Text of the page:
Jim: Lysa, fear can prevent us from creating healthy boundaries. The fear of what a person might think if we do this, uh, you know, whatever it might be, but we draw, we pull in from doing the healthy thing that we could do. I, I see that a bit in my own boys, you know, confrontation is not a comfortable thing for them. How do we, either in our marital relationship, or in our parenting journey, how do we help our spouse, help ourselves, help our kids not have that fear of engaging people like this with real, firm boundaries?

Lysa: Well, I think sometimes when we think about communicating a boundary, it feels like we’re, we’re having to operate in the extremes and extremes feel so comfortable. Like, you know, we can never have this happen again or, you know, you always do this. And so always encourage people avoid the extremes and recognize that the boundary conversations don’t have to be awful. I mean, if somebody makes a request of you that would extend you past the capacity that you have, then we can have a gentle conversation and say, “My heart says, yes, yes, yes, but the reality of my time says, no.” And here’s the deal, we’re already doing this really well. So, I’m gonna prove to you, Jim, you’re already doing this really well, are you ready?

Jim: Mm-hmm.

Lysa: Do you have a bank account?

Jim: Yes.

Lysa: Um, do you have a passcode on your bank account?

Jim: I believe I do. (laughs)

Lysa: Okay. Even if you can’t remember it right now, you have some sort of security-

Jim: Correct.

Lysa: So that not everyone can get to your bank account.

Jim: Yes.

Lysa: Um, would you feel comfortable right now just sharing your bank account information and your passcode and everything just to give all of us free access to your bank account?

Jim: Absolutely not.

Lysa: Why? Is it because you’re unchristian? Is it because you’re selfish? Why, why, why won’t you just share it?

Jim: Because it’s none of your business. (laughs)

Lysa: Exactly, right? And I would suspect because you don’t know if we’re all gonna be responsible with the limited resources that you have in your account and you know that you have responsibilities that your limited resources need to handle, right? And it’s not because you’re unkind or unchristian, it’s because you have limit, you have a limited capacity and it’s because you’re human. Only God has a limitless supply.

Jim: Hm.

Lysa: And so of course we wouldn’t give free access to everyone because we don’t know if they will be responsible with that access. We know this with our finances, but we forget it with all other areas of capacity in our life. And so, I think it’s a really healthy exercise even before we attempt the hard conversations to have a logical sit down with yourself and define what is my capacity in this area, in this area, in this area, so that when requests are made that hyper extend us past our reasonable capacity, of course always allowing the Lord to grow us and develop us, but we can simply have a logical conversation. It doesn’t have to be so emotional.

I would love to do that. My heart says yes, yes, yes, but the reality of my time makes this a no. Now, I can’t give that, but here’s what I can give.

Jim: Yeah. You know, I’m thinking of that marital conflict though where, you know, the frustrated wife, I’ll just use that as an example, obviously you can put the shoe on the other foot, whatever. But you know, that, that wife that’s been nagging her husband, I mean it can be something silly like putting the dirty clothes in the right spot and he just has some incredible inability to put it in the hamper. I mean it goes on the floor, it goes on the bed, it goes everywhere else but in the hamper. And I’m being ridiculous here but that can become a real sore point of frustration. Can’t you just put your dirty socks in the hamper?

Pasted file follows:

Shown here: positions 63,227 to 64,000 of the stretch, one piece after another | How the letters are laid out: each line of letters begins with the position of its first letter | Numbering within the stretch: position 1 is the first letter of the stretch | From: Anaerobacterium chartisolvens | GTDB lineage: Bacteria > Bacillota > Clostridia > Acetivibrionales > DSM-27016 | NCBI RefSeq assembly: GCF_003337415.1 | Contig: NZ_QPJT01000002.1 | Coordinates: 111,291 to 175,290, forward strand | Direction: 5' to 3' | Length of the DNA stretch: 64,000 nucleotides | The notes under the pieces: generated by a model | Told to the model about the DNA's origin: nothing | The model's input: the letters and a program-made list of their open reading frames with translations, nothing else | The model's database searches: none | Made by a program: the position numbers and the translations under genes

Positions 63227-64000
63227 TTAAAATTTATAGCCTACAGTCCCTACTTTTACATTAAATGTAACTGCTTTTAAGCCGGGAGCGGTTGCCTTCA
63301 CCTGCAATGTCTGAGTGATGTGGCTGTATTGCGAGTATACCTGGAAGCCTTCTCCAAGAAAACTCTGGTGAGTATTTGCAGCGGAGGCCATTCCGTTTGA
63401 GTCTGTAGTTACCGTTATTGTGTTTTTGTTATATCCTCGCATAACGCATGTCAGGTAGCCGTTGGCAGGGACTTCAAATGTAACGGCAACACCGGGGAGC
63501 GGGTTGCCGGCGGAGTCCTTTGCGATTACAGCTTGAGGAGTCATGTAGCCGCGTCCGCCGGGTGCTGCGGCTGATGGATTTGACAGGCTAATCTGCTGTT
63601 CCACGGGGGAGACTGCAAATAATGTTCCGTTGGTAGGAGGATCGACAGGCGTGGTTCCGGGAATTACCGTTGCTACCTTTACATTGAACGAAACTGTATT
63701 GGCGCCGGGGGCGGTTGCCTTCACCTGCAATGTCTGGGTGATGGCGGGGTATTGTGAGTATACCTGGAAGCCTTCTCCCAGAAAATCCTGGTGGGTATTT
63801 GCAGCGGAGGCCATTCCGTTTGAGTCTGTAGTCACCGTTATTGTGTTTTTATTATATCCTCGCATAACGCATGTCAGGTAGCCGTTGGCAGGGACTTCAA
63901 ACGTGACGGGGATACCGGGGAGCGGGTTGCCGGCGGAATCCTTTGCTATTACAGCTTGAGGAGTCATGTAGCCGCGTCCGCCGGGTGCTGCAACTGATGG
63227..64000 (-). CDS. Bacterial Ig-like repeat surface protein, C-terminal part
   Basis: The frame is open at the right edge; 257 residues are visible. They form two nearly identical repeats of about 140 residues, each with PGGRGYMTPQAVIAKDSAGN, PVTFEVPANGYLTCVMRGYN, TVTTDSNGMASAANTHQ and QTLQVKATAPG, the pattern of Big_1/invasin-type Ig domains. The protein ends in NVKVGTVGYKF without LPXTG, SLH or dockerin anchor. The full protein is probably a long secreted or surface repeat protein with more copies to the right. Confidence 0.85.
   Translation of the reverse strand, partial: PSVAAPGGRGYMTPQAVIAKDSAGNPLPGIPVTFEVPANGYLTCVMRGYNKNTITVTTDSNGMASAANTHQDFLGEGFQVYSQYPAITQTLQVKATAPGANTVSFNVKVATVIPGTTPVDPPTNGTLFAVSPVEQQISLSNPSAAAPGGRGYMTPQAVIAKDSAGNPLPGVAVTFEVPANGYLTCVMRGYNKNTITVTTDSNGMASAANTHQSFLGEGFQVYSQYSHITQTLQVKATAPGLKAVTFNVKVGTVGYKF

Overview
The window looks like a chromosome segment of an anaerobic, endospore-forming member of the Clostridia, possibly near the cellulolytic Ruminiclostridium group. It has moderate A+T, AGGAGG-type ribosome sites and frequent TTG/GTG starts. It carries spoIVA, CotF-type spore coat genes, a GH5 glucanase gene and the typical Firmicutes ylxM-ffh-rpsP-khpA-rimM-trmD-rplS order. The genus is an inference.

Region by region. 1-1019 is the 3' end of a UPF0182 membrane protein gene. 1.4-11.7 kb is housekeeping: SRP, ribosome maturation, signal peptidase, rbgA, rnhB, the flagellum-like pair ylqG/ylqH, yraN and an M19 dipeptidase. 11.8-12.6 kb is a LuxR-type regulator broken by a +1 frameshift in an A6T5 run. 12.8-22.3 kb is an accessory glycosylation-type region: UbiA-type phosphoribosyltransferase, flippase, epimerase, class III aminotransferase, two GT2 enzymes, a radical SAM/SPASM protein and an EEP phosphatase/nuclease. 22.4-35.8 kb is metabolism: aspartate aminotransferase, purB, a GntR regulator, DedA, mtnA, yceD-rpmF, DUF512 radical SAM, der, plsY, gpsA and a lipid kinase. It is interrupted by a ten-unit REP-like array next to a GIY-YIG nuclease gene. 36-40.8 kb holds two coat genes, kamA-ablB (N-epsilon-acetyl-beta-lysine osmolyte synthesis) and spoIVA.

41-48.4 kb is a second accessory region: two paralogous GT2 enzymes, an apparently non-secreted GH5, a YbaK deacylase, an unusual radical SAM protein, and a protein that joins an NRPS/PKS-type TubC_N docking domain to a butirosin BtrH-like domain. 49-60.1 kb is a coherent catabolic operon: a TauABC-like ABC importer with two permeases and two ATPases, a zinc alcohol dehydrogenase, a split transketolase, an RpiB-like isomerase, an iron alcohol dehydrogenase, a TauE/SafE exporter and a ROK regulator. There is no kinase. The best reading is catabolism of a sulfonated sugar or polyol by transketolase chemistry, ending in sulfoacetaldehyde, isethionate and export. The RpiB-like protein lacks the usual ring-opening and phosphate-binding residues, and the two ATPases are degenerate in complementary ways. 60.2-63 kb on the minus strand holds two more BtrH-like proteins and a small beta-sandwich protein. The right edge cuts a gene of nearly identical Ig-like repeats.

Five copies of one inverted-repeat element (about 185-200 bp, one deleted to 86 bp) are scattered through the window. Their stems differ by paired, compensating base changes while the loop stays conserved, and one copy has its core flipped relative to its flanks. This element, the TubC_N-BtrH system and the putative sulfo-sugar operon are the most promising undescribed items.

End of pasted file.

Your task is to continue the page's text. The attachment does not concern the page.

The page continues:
And, you know, it starts to chip away at the relationship.

Lysa: It really does.

Jim: Now we can put more serious things in there and you can keep inching up the game with the seriousness. But where does the acceptance of somebody’s inability, for whatever reason, did God create their brain so they can’t put their dirty socks in the stinking hamper, but, uh, ha- how do you evaluate that? How do you know when, okay, this husband of mine just does not have the capacity to do this and I back down on the expectation. Or I keep pressing even to the breaking point where this really puts a dent in our relationship. How do you, how do you know that balance?

Lysa: Well, okay, let’s use the example of one spouse always running late and the other spouse always wanting to be on time. Okay, so are you typically, Jim, the run late person or the on-time person?

Jim: On time person.

Lysa: Okay, so-

Jim: And it’s interesting you should say that ’cause Jean is the running late person. (laughs)

Lysa: Okay, okay.

Jim: Sorry, Jean.

Lysa: Let’s say you and Jean are having a conversation, and Jean we love you. There, there’s many, many, many of us that also run late.

Jim: (laughs)

Lysa: Um, but let’s say you and Jean have this different definition of being on time. Let’s just phrase it that way, right? So, you like to get there 20 minutes early, Jean feels like as long as she skirts in at the last second, then she’s on time. Me- we’re just using-

Jim: Pretty much, and she does a lot better job now-

Lysa: Jean as an example.

Jim: Than she used to.

Lysa: Okay, perfect.

Jim: (laughs)

Lysa: But you could have a conversation, you could say, “Jean, I absolutely love going places with you. I love going to church with you.” Let’s just use that as an example.